About the book
She was everything he couldn’t control…
Exploited by men and torn away from her daughter forever, Carmen Black is desperate. After escaping the clutches of a hellish fiend, she embarks on a mission with a dual purpose: to open a music hall to support other women like her and find her lost child at all costs.
Witnessing his wife’s tragic death has left Arthur Hughes, the Duke of Davenport, traumatized beyond repair and with a hatred for music. So, when a new music hall opens, he has every intention of seeing it closed. Until he meets the irresistible owner.
Caught between a bewitching battle of wits and a torrent of feelings, Arthur quickly realizes that Carmen never backs away from a challenge. And that comes with a price. A price that all the King’s gold cannot pay. A debt from the past that marked her skin returns to haunt Carmen. And this time, she must pay in blood.
A soft orange glow from the lantern illuminated Carmen’s features as she walked to the edge of the wharf. Thick mist roiled around the riverside and a dreadful cold climbed up her spine. Carmen shivered and pulled her shawl closer. It was the dead of the night, and not a soul in sight.
Perfect, Carmen thought to herself. If she was found here by somebody, it would spell disaster. She heard rapid footsteps behind her and turned around, but it was almost impossible to see anything beyond a few yards.
When a woman came into view, Carmen heaved a sigh of relief to see Lily, her oldest friend, who had been with her since she came to London seven years ago.
“What are you doing here?” she asked Lily.
“You slipped out of the bed in the middle of the night. Of course I had to come find you,” she said. “Is it another woman?”
Carmen nodded. It was always another woman. No matter how many she saved, many others were out there waiting for her help, waiting to be found.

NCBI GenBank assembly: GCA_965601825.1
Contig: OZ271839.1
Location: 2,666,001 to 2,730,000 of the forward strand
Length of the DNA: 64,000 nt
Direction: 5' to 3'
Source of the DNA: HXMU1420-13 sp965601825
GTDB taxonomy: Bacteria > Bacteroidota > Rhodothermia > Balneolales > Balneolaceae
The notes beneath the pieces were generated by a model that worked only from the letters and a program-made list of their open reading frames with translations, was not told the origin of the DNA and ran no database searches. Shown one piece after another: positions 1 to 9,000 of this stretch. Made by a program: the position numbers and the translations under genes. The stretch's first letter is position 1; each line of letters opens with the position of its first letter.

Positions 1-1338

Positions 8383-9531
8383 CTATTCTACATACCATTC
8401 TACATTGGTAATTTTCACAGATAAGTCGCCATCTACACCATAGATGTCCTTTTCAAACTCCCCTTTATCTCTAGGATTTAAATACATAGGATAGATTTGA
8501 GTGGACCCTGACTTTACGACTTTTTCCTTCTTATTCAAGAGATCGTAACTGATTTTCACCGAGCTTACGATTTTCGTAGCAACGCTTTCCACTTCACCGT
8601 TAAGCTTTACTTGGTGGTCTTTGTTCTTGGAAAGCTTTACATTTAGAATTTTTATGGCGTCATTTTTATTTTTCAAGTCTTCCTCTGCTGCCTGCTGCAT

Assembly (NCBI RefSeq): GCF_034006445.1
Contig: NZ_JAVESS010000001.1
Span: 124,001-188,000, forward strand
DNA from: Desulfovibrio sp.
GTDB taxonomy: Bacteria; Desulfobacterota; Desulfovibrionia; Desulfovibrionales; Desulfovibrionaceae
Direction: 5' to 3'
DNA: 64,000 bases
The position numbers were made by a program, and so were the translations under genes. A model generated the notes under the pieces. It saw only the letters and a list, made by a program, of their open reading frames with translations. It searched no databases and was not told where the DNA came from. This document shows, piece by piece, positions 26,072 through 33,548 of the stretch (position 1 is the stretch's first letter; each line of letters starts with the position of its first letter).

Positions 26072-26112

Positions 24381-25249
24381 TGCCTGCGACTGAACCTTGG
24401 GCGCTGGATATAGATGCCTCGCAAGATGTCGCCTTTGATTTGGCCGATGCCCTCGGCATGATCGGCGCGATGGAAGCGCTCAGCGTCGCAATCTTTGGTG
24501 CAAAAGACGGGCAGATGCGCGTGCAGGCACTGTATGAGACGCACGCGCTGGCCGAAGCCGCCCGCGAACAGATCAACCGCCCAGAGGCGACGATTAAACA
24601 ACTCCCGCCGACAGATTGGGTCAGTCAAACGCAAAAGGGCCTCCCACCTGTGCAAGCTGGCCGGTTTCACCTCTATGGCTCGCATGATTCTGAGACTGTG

“Couldn’t it have waited till tomorrow?” Lily asked.
“She belongs to a powerful man. She barely escaped, but she’s afraid to be caught. He has threatened to have her arrested on false charges of theft already,” Carmen said. “She’s walking a thin line. She wanted to meet under the cover of darkness because she feels safer this way. Besides, John wrote in the note that she’s injured and needs immediate attention.”
Lily nodded. “Then we must see to her immediately. They’re not here yet?”
As if on cue, a small dinghy channeled slowly out of the blanket of the mist towards where Carmen and Lily stood. Carmen cranked up the heat of the lamp as John, the boatman, tied a thick rope around the wooden post, and the dinghy gently bumped into the wooden walkway.
Carmen stepped closer, helping the woman that John had ferried out of the dinghy. She wore a thin gown and her teeth chattered against the cold. Immediately, Carmen took off her shawl and wrapped it around her. The woman was in worse shape than she had initially estimated.
Lily hissed when she noticed the woman’s wounds. Her lip was cut, and her eye was bruised as if somebody had boxed it; knowing the truth, someone probably had. “Are you all right?”
Her voice shook. “I managed to escape. I’m as fine as I can be.”
“Lily, hold her,” Carmen instructed. She took out a few coins from her purse and handed them to John, who waved her away.
“Don’t be silly. I’m glad to be of help.”
Carmen shook her head. “John, you’re a good man, but I can’t make you work for free, especially for something as dangerous as this. Your wife and children need it. Take it.”
John sighed. “Fine, if you insist.” Carmen liked the boatman. He was one of the few men that she trusted.
“Thank you again,” she whispered. John held his cap to her, then untied his dinghy from the shore and headed back into the water to return home.
Carmen turned to Lily, who had the other woman in her arms. She was visibly shaking. “You’re fine now,” Carmen said. “You’re safe with us.”